For those who adhere to the rules stringently, you're not supposed to exercise, exert yourself or really do anything except lie in bed and rest.  To make it even more excruciating, you're not even supposed to exert your eyes, meaning look at phones, computers or TVs.  There are also rules about not showering or washing your hair for the entire period, although I think this is going a bit far and is likely based on customs from the old days before there was central heating, hair dryers or, you know, insulation.

In retrospect, I found this to be really hard.  It was difficult enough to deal with a newborn, the complete loss of personal time , and the shocking changes to my body - these additional restrictions put on my diet and autonomy really did not help.  I did everything necessary to maintain my personal hygiene and continued to read and use my phone a lot, but once we got home from the hospital, I stayed in my apartment through the end of the year, except to go out for the one doctor's appointment.  I didn't eat anything that wasn't prepared by my confinement nanny, and  I had no cold beverages or foods.  The purchase and consumption of ginger (a key ingredient in promoting "heat") in my household skyrocketed. 

Michael thought all of this was bogus.  I am not sure how I feel about it all, though overall I believe it more than I don't believe it, if that makes sense.  I do, however, think that the psychological impact of not leaving the house for days on end is huge and is more of a negative than positive, especially if you live in a 900 square foot apartment...

Here are some of the foods that I ate/have been eating during my recovery.  Some of it looks really weird and probably downright scary, but I think my confinement nanny is a good cook and everything was pretty tasty.  My palate has become accustomed to considerably lighter dishes as  I have generally avoided fatty, sweet, acidic, and spicy foods.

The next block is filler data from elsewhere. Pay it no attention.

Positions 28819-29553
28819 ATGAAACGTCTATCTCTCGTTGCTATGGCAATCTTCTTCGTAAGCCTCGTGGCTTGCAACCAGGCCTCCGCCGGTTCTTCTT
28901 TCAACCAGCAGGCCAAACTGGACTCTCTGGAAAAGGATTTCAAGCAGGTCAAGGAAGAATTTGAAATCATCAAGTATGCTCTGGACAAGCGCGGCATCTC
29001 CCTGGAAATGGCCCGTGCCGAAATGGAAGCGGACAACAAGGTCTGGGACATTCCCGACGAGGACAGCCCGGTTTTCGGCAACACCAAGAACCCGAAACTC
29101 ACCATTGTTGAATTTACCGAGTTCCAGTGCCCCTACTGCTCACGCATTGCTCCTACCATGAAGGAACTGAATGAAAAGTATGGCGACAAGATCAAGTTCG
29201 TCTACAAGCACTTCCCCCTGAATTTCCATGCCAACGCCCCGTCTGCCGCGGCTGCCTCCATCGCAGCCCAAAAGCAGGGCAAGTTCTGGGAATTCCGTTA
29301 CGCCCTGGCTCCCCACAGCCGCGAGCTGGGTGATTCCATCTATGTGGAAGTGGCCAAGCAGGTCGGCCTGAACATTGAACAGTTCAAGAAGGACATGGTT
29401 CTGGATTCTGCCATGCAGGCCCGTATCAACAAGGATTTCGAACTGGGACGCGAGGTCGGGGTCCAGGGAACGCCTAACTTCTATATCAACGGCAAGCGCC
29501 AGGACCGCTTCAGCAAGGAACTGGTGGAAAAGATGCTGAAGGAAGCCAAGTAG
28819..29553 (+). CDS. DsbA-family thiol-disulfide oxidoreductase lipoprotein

This is abalone, raw and fresh and still moving.
 This is how it looks after it has been cleaned and steamed.
This is sea cucumber stuffed with ground pork, which I realize does not look appetizing, however, sea cucumber is one of those items that tick a Chinese confinement's "must eat" list.  Just in case you were wondering, a sea cucumber has nothing to do with a cucumber - it is a marine animal with a leathery skin that lives on the bottom of the ocean floor.   Delicious, right?  Hah!  Traditional Chinese medicine practitioners are of the belief that this is a very nourishing food.  Michael was horrified when he saw these on our dining room table (they look a bit like dried fat slugs) but they taste fine.  The texture is probably the hardest thing to handle, because it's both slippery and chewy.
Otherwise, the diet consists of a lot of soups, fish, green vegetables and protein in the form of chicken and lean stir-fried pork.  Almost all of the ingredients serve a purpose - whether it boosts milk supply, reduces "heat," or eliminates "chill."  The soups are chock full of ingredients that are meant to bolster my health.